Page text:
Tarak Sinha, One of India’s Most Respected Cricket Coaches, Dies | Cricket news

Tarak Sinha, One of India’s Most Respected Cricket Coaches, Dies |  Cricket news
NEW DELHI: Tarak Sinha, the Indian coach with the most international and first-class cricketers as disciples, died on Saturday morning after a prolonged illness. Sinha was 71 years old.
He was single and survived by his sister and hundreds of students and supporters, whose lives were improved by his positive presence.
Sinha was a father figure in the famous Sonnet Club in Delhi, which has produced some of the best cricketers in the country, who ruled national and international cricket.
“It is with great regret that we have to share this tragic news that Shri Tarak Sinha, the founder of the Sonnet Club, has left us to the heavenly abode at 3am on Saturday after a valiant battle with lung cancer for two months. “said the Sonnet Club. it said in a statement.
“Ustad ji”, as his disciples reverently called him, was not an entry-level cricket coach. In nearly five decades, he nurtured, groomed, and managed raw talent and, through his club, gave them a platform to perform and wings to fly.

That is why some of his most distinguished students (they don’t want to be named) were monitoring their health and making the necessary arrangements until their last day.
His long-time assistant Devender Sharma, who has actively coached players like Rishabh Pant, was by his side.
Just take a look at the names and one would know why awarding him a Dronacharya Award for Life in 2018 was sacrilege.
His early students included the cricket stalwarts of Delhi. Surinder Khanna, Manoj Prabhakar, the late Raman Lamba, Ajay Sharma, Atul Wassan, Sanjiv Sharma ruled Delhi cricket and also played for India.

Then there were national heavyweights like KP Bhaskar, the mainstays of hitting from the mid-1980s to the early 1990s.
The post-90s were the time when he produced some of his best international players, which included Aakash Chopra, female cricketers, including former national captain Anjum Chopra, all-rounder Rumeli Dhar along with pacemaker Ashish Nehra, Shikhar Dhawan. and possibly one of the brightest. Indian cricket stars, Rishabh Pant.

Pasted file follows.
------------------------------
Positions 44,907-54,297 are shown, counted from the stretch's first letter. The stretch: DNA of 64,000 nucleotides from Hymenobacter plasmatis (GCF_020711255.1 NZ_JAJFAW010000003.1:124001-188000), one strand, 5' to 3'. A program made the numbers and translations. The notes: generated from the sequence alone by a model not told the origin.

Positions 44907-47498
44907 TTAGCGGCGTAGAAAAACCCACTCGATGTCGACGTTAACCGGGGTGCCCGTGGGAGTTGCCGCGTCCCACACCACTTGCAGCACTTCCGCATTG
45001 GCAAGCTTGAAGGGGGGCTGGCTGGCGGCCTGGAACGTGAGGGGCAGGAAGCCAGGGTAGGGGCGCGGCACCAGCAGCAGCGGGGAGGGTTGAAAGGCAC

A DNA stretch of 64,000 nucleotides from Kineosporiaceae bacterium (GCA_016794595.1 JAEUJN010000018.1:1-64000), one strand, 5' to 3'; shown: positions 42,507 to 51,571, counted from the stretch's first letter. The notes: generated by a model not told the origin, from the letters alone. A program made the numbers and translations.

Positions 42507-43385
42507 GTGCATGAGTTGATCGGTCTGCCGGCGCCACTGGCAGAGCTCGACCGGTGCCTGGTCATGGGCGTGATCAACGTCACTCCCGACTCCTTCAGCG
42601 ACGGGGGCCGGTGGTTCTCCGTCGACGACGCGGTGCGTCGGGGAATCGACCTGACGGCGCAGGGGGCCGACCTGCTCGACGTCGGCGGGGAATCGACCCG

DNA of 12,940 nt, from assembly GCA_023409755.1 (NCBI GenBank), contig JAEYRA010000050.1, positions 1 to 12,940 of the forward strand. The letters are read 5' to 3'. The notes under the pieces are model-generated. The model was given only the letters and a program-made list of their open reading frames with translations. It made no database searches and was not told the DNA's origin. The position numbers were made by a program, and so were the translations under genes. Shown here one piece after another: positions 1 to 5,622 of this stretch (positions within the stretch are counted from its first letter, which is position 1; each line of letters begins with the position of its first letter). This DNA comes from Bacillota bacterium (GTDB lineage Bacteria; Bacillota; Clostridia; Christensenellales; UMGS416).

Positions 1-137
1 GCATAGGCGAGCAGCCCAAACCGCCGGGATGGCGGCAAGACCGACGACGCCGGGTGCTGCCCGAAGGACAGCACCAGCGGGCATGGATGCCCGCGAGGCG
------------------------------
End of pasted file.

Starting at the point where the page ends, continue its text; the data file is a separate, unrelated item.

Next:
There were many coaches all over India, but very few were like Ustad ji, who was a true blue scout.
The BCCI never used his experience, except once when they appointed him coach of the women’s national team. Then he worked with a group of very young players who had Jhulan Goswami, Mithali Raj in their ranks.
For Sinha, Sonnet was family. Such was his devotion to cricket that he never thought of getting married.

In his mind, it was always about discovering the next best talent and seeing it in the colors of India.
Another aspect of his training was that he would never let any student ignore his academic knowledge.
Any student who shows up for training during their annual school or college exams will be sent back immediately and will not be allowed to practice until the exams are finished.
Sinha knew that not everyone would become a Dhawan, Pant or Nehra and the academics would give them a Plan B.
An example of this is Pant, who was accompanied by his mother and discovered by Sinha’s assistant Devender, who was then training in Rajasthan.
Sinha told him to watch the “boy” for a couple of weeks before he returned.

Pant’s story of staying in Gurudwara (which he did a couple of times) became a myth, but it was Sinha who organized Pant’s education at a Delhi school, from where he gave his tenth board exams and twelfth.
He also arranged rented accommodation where he could stay while pursuing his cricket ambition.
Once, during an interview with PTI, Pant’s emotional responses struck a chord.
“Mr. Tarak is not like a father figure. He is a father to me,” Pant had said.
He was extremely proud of what Pant has accomplished in his international career so far, but he never expressed it.
Another story is about a middle-aged man who comes with his teenage son to Venky’s networks.
“I am from Rourkee, the city of Rishabh Pant. This is my son, please make him a cricketer like Rishabh. He is very passionate.” The father had such expectation in his eyes that it would make you think that Sinha had a magic wand. .
This correspondent recalls that Sinha told the father to come back after two hours and asked the boy to start doing physical exercises.
“These parents have no idea. They don’t even know what kind of talented Rishabh was when she arrived and what kind of maddening hard work she did during those early teenage years,” he had told a couple of reporters standing by his side.
His students loved him and he loved them too.
Aakash Chopra had beautiful handwriting and the scores he used to keep during academy games were his most prized possession.
Similarly, another distinguished international from India (cautioned that his name cannot be published) once learned that he was leaving his rented accommodation because he had bought an apartment.
He didn’t want his coach to be homeless.
Sinha never became a businessman or corporate cricket coach, which is all the rage now, as a pistol for hire with different fancy theories of trying to work on the mental setup by confining people in 12×8 rooms with a bucket. of water.
He was the old school coach who would give his pupil a hard slap if the head tipped sideways and the batter lost his balance while driving.
His students loved him and will remember him with wet eyes and a smile on their lips.
Go well, Ustad ji.

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